WILSON, N.C. — January 26, 2017 — Barton College welcomes historian Melinda Pash as the featured speaker for the upcoming Heritage Lecture on Tuesday, Feb. 21. She is the author of “In the Shadow of the Greatest Generation: The Americans Who Fought the Korean War,” published in 2012 by the New York University Press, and she serves as a full-time history instructor at Fayetteville Technical Community College in Fayetteville.
Pash’s lecture is titled “Unremembered but Not Unimportant: American Veterans of the Korean War.” The program will be held in The Sam and Marjorie Ragan Writing Center at 7 p.m. and is open to the public free of charge. The community is invited to attend.
In 2010-2011, Pash served as a visiting professor at Japan Women’s University in Tokyo, Japan. When Fukushima experienced the nuclear disaster in March during her visit, the State Department requested that her family leave Japan, and they became temporary refugees in China. She explained, “This was just after the Jasmine Revolution in Tunisia that led to unrest in other places (including China), so we arrived to find many Internet sites blocked. As, I was submitting pictures for the book, I had to work around the Internet constraints in China, leading me to reach out to veterans I had earlier interviewed. So, several of the book photos are personal photos of the men I interviewed rather than stock photos from NARA or LOC. The only archive photos I had access to were those already saved on my computer.”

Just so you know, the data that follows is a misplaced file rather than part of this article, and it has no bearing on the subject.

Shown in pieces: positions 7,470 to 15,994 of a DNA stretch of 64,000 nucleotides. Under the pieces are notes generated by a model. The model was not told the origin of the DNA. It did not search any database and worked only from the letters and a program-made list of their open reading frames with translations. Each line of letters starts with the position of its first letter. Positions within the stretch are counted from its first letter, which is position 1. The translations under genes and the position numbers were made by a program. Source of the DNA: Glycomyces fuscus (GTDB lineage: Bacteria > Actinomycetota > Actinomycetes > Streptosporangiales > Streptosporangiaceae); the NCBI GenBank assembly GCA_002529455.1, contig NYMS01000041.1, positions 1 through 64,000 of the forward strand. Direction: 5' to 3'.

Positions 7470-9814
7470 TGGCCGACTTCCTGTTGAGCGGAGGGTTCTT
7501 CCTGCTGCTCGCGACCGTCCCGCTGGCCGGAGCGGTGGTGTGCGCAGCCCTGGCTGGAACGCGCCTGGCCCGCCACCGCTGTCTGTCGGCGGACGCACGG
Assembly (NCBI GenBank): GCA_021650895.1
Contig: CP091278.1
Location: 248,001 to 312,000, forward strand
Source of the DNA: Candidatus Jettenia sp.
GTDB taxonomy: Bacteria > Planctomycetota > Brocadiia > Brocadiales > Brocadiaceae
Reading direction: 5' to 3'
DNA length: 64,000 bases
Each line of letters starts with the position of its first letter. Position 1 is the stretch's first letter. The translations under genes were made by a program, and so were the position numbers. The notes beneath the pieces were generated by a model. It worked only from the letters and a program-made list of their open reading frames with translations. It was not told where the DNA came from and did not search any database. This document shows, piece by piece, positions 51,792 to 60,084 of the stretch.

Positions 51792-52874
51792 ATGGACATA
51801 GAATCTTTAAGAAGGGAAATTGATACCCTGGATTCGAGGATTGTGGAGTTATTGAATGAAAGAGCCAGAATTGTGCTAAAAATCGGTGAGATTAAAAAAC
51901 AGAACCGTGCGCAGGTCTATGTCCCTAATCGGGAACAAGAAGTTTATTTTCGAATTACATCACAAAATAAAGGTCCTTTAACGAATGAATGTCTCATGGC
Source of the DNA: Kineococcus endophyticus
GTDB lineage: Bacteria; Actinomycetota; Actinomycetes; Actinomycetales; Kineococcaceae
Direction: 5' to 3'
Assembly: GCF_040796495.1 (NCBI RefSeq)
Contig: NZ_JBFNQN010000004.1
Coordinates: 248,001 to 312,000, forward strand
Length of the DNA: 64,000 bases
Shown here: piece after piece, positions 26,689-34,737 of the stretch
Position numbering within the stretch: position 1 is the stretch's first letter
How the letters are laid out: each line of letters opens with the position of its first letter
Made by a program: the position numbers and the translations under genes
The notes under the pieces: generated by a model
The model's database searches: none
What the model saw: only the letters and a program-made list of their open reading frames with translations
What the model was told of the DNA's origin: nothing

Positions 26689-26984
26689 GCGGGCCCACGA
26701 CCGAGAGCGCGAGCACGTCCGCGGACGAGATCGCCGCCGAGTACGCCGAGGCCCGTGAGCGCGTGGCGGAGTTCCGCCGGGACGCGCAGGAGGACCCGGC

Pash earned her Bachelor of Arts and Master of Arts degrees in History at the University of Tulsa and her Ph.D. in History at the University of Tennessee, Knoxville. She is the current president of the North Carolina Association of Historians and also serves as a review board member for Milestone Documents World History I. In 2012, Pash was a contracted reviewer for Pearson-Prentice Hill for Darlene Clark Hine’s “African American Odyssey.” She also was an advisory board member for “Encyclopedia of Military Science” by Sage Publications from 2009-2013 and a contracted contributor for work on David Brinkley’s “Unfinished Nation” published by McGraw Hill in 2009.
Among her recognitions, Pash received the Fayetteville Technical Community College Excellence in Teaching Award in 2015 and participated in a NEH Fellowship in 2010.
For additional information about this program, please contact Dr. Jeff Broadwater, professor of history at Barton College, at (252) 399-6443 or firstname.lastname@example.org. This event is co-sponsored by the Barton College School of Humanities and the Wilson County Historical Association.